Again, this depends on how much of your thyroid gland is removed. If the surgery removes your entire thyroid gland, you might need to take thyroid medication as soon as possible and for the rest of your life. For partial thyroidectomy, your doctor will arrange for blood tests and blood pressure to check your thyroid function about six to eight weeks following your surgery. If you have normal thyroid function and thyroid hormone levels, you likely won't need to take thyroid medication.
The dose of thyroid medication varies from person to person. Your doctor will do careful blood testing to find the correct dose for you. The blood test will show the levels of your thyroid hormone and thyroid stimulating hormone (TSH) secreted by the pituitary gland. As its name suggests, thyroid stimulating hormone is a type of hormone that "stimulates" your thyroid, meaning it regulates the amount of hormone your thyroid releases. Elevated TSH levels indicate that you don't have enough thyroid hormones in your blood or that your dose needs to be increased.
Aside from blood testing, doctors may also determine the dose based on the patient's body weight, independent of body mass index (BMI)
The dose adjustments of levothyroxine and NDT may be made a few times until you feel your best. Even if you find your correct dose today, you'll likely need to get other dose adjustments in the future since hypothyroidism can be progressive.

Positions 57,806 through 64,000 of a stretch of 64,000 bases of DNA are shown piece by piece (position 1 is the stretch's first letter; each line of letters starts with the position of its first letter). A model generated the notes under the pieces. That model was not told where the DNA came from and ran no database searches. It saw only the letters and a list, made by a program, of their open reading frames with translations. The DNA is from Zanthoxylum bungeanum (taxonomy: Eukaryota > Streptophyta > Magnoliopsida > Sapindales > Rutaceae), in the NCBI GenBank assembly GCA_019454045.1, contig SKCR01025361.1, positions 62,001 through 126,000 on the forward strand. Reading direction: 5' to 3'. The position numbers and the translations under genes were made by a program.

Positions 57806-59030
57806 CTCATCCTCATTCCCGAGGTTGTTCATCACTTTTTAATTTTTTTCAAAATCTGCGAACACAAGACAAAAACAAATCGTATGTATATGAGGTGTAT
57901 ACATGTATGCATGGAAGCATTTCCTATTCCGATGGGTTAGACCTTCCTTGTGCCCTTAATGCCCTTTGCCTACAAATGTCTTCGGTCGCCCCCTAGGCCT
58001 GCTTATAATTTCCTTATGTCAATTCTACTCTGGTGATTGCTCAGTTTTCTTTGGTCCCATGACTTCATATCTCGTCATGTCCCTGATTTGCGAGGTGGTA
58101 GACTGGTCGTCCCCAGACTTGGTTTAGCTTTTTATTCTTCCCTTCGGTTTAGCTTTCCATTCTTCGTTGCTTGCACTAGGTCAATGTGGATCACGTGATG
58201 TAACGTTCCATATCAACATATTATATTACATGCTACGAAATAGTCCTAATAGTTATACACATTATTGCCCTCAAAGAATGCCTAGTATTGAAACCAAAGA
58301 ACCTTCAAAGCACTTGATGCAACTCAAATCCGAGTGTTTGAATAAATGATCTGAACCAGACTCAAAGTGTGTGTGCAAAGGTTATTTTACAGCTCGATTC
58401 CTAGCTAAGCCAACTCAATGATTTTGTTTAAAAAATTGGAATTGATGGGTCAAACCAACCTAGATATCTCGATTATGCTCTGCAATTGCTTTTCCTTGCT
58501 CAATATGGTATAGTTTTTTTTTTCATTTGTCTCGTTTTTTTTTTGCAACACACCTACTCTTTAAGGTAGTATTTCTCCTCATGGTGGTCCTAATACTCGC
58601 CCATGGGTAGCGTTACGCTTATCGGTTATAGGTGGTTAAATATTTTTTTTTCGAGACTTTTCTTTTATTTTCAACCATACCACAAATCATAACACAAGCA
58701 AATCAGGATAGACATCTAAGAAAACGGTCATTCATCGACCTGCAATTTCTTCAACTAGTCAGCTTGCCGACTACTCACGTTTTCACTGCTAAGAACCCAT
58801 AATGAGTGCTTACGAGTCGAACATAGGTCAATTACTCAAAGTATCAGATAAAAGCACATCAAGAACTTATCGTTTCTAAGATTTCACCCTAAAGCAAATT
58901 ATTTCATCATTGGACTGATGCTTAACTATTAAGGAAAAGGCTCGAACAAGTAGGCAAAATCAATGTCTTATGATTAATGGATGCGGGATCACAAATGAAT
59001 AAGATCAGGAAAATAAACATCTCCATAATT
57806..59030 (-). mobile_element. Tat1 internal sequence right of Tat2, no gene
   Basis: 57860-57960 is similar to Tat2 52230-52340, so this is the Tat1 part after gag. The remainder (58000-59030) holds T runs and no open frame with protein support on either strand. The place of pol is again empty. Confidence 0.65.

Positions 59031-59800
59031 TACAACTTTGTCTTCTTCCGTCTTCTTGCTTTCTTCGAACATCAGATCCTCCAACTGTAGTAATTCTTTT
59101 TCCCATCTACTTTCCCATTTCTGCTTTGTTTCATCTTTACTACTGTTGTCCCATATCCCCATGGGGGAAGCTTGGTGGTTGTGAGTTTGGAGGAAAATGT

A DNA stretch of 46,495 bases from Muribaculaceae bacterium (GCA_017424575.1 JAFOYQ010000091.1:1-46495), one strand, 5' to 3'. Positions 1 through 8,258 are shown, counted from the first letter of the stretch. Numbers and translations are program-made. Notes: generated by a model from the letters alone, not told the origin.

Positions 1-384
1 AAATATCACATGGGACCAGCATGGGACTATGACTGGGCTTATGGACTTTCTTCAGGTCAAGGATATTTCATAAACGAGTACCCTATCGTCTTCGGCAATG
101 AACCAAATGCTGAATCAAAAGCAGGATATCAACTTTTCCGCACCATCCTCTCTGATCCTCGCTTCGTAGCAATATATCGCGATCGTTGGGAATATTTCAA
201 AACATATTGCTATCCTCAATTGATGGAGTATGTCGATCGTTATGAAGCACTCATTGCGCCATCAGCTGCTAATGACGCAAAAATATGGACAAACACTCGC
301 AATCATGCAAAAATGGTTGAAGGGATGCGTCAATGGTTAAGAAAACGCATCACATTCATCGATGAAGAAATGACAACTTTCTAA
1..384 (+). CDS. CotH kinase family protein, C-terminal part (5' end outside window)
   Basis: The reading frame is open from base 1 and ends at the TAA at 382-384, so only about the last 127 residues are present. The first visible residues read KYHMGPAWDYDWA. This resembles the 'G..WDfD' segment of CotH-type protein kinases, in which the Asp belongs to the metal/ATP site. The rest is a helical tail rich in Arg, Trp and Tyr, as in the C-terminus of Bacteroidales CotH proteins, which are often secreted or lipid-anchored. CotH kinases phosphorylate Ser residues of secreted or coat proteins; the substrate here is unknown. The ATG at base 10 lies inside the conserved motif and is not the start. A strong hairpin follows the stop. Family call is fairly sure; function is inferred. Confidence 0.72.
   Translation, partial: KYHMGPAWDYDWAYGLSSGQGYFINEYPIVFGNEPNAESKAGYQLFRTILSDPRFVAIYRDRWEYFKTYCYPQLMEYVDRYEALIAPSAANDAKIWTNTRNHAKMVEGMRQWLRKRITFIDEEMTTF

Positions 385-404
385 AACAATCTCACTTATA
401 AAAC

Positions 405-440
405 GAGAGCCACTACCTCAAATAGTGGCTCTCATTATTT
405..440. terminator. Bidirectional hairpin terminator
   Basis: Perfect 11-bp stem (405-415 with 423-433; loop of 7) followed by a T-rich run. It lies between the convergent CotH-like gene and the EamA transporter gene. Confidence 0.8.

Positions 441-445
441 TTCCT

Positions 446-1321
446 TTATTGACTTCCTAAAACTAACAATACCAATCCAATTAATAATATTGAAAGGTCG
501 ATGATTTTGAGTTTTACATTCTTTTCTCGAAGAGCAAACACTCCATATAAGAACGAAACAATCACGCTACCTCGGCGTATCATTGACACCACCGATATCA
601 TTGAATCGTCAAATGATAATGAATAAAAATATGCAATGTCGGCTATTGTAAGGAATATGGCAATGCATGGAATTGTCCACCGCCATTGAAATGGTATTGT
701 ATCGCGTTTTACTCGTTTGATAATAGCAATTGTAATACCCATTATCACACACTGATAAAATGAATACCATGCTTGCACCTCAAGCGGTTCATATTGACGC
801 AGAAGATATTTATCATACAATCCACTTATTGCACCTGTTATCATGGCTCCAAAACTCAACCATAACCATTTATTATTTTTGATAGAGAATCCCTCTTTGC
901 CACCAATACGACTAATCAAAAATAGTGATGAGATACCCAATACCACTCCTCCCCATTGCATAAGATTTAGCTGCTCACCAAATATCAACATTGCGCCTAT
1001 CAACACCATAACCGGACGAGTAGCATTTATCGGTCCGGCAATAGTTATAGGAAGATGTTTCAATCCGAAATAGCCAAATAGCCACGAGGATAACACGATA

The average initial levothyroxine dose is 50 to 100 mcg per day. The dose might be increased over time to between 100 and 200 mcg per day.
For NDT, the usual initial dose is 30 mg per day. You might increase 15 mg per day every 2 to 3 weeks until you feel your best. The average dose is 60 to 180 mg/day.
Some people, such as elderly patients or those with heart disease, may need to start levothyroxine and NDT in a lower dosage.
An appropriate dose of thyroid medication is very important. Insufficient or excessive dosage can result in unwanted side effects. If your dosage is too low, you'll experience hypothyroidism symptoms. On the other hand, excessive dosage may cause you to experience hyperthyroidism symptoms.
Yes, it's possible to have hyperthyroidism following a thyroid surgery like a thyroidectomy. For total thyroidectomy, hyperthyroidism is usually caused by an excessive dosage of thyroid medication.
You may experience some of the following symptoms if you have hypothyroidism due to too much thyroid medication:
Cardiac symptoms (rapid heartbeat )
Feeling shaky and/or nervous.
Weight loss or increased appetite.
Diarrhea and more frequent bowel movements.
Thin, warm, and moist skin.
Increased neck size and swelling due to an enlarged thyroid gland (goiter).
Hair loss and texture changes (brittle).
Eyes bulging (common with Graves' illness).
If you feel any of the symptoms above, be sure to contact your doctor right away. They may adjust your dose until you have normal levels of thyroid hormones.
Thyroid surgery, especially total thyroidectomy, is a major operation. It might seem scary, but don't worry. Most people do very well after their thyroid surgery and can return to their usual activities. Here are some of the ways you can lead a healthy and active life after your thyroid surgery:
Follow-up care is essential after thyroidectomy. You usually need about one to two weeks to recover before you can resume your daily activities and work. For the first two weeks, it's important to avoid any strain on your neck. This means that you shouldn't lift any heavy objects, exercise, or eat foods that are hard to swallow.
Your doctor may advise you to do some gentle neck and shoulder exercises to lessen any potential long-term stiffness. It's important that you do these exercises daily as instructed.